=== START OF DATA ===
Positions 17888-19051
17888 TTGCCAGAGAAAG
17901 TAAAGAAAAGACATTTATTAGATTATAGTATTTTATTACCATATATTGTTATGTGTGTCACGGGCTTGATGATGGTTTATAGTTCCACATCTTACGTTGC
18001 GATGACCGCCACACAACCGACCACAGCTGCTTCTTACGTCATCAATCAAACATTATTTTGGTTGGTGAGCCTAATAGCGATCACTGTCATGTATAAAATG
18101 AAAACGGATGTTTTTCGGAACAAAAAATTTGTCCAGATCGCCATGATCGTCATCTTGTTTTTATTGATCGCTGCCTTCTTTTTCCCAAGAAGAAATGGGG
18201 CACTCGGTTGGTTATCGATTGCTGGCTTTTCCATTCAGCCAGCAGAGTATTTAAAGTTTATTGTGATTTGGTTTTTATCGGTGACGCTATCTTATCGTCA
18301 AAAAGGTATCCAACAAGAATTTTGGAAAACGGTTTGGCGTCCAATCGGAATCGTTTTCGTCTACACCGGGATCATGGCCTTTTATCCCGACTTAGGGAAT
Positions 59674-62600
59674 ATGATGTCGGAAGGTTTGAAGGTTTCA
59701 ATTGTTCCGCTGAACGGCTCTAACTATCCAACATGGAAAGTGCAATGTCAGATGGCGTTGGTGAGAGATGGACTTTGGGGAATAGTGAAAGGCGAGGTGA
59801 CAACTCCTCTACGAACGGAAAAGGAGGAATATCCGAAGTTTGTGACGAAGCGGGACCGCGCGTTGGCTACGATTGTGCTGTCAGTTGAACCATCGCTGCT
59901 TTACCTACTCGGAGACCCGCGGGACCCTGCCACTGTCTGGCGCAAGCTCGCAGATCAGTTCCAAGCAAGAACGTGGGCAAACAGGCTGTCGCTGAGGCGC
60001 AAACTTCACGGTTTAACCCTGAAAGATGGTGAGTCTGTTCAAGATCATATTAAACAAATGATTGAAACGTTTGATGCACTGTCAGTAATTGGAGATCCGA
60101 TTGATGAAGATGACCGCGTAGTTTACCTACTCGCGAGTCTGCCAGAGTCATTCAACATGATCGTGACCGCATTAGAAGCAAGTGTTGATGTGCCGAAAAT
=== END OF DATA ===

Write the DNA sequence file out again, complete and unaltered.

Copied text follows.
Positions 17888-19051
17888 TTGCCAGAGAAAG
17901 TAAAGAAAAGACATTTATTAGATTATAGTATTTTATTACCATATATTGTTATGTGTGTCACGGGCTTGATGATGGTTTATAGTTCCACATCTTACGTTGC
18001 GATGACCGCCACACAACCGACCACAGCTGCTTCTTACGTCATCAATCAAACATTATTTTGGTTGGTGAGCCTAATAGCGATCACTGTCATGTATAAAATG
18101 AAAACGGATGTTTTTCGGAACAAAAAATTTGTCCAGATCGCCATGATCGTCATCTTGTTTTTATTGATCGCTGCCTTCTTTTTCCCAAGAAGAAATGGGG
18201 CACTCGGTTGGTTATCGATTGCTGGCTTTTCCATTCAGCCAGCAGAGTATTTAAAGTTTATTGTGATTTGGTTTTTATCGGTGACGCTATCTTATCGTCA
18301 AAAAGGTATCCAACAAGAATTTTGGAAAACGGTTTGGCGTCCAATCGGAATCGTTTTCGTCTACACCGGGATCATGGCCTTTTATCCCGACTTAGGGAAT
Positions 59674-62600
59674 ATGATGTCGGAAGGTTTGAAGGTTTCA
59701 ATTGTTCCGCTGAACGGCTCTAACTATCCAACATGGAAAGTGCAATGTCAGATGGCGTTGGTGAGAGATGGACTTTGGGGAATAGTGAAAGGCGAGGTGA
59801 CAACTCCTCTACGAACGGAAAAGGAGGAATATCCGAAGTTTGTGACGAAGCGGGACCGCGCGTTGGCTACGATTGTGCTGTCAGTTGAACCATCGCTGCT
59901 TTACCTACTCGGAGACCCGCGGGACCCTGCCACTGTCTGGCGCAAGCTCGCAGATCAGTTCCAAGCAAGAACGTGGGCAAACAGGCTGTCGCTGAGGCGC
60001 AAACTTCACGGTTTAACCCTGAAAGATGGTGAGTCTGTTCAAGATCATATTAAACAAATGATTGAAACGTTTGATGCACTGTCAGTAATTGGAGATCCGA
60101 TTGATGAAGATGACCGCGTAGTTTACCTACTCGCGAGTCTGCCAGAGTCATTCAACATGATCGTGACCGCATTAGAAGCAAGTGTTGATGTGCCGAAAAT